Recently renovated Glenville Elementary School now boasts state-of-the-art rooftop solar panels that could serve as learning tools of sorts. Conservation Director Denise Savageau says the town will study energy savings from the panels with an eye to installing them on other town buildings.
The new technology is expected to reduce the town's carbon emissions by 114,032 pounds a year, according to Jerry Charlup of Stamford-based American Solar and Alternative Power (ASAP), which was a consultant on the project.
"This is the equivalent to planting 15.4 acres of trees each year over its anticipated lifetime of 25 years," he said.
The solar panel system will also allow Glenville pupils to learn more about green technology and the benefits of solar energy. Savageau hopes students will be able to monitor and compare the amount of energy the panels produce.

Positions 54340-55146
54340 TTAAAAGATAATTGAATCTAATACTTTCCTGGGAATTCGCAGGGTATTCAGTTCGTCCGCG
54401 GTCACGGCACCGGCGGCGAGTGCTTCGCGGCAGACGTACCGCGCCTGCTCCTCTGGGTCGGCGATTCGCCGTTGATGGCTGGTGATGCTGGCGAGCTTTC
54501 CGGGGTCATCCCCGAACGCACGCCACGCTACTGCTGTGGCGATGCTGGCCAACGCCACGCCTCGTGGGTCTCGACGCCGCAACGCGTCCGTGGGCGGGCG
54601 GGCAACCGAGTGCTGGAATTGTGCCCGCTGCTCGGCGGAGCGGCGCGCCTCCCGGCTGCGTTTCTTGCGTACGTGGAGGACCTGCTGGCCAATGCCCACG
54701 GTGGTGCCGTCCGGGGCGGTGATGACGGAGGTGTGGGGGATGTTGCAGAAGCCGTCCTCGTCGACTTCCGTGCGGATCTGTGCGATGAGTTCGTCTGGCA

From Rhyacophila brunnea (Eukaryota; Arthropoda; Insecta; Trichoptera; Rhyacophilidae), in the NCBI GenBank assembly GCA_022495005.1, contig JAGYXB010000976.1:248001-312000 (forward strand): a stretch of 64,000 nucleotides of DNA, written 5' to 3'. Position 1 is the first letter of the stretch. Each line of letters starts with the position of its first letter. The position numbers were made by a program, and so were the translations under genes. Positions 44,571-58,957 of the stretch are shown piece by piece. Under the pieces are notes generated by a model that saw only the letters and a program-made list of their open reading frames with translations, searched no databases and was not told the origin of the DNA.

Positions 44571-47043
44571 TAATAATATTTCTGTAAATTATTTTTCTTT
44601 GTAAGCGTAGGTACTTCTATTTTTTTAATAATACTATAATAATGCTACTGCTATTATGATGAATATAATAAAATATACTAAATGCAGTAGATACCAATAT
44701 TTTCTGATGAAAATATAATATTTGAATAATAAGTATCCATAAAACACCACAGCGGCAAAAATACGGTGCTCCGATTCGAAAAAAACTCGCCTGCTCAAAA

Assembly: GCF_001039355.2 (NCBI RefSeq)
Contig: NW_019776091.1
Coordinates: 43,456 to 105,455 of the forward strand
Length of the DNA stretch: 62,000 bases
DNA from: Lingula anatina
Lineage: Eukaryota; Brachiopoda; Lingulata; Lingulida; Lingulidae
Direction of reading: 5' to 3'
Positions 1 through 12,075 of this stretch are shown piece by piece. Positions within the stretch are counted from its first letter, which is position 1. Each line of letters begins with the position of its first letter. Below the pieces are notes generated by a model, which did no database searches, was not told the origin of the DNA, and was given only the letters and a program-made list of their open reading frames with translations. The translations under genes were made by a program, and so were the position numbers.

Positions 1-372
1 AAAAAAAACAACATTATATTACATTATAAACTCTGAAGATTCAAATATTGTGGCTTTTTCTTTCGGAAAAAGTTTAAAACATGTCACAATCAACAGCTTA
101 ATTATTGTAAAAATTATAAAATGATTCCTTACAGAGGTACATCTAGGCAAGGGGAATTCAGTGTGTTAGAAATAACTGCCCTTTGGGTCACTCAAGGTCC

The school's roof is now equipped with a Building Integrated Photovoltaic system equipped with 97.5 kW Solyndra Photovoltaic modules. The building is also outfitted with a Sika Sarnafil Cool Roof that reduces the amount of energy the building consumes. The Solyndra panels are to capture light that is reflected off the roof.
Greenwich received a $627,500 state grant for the energy project.
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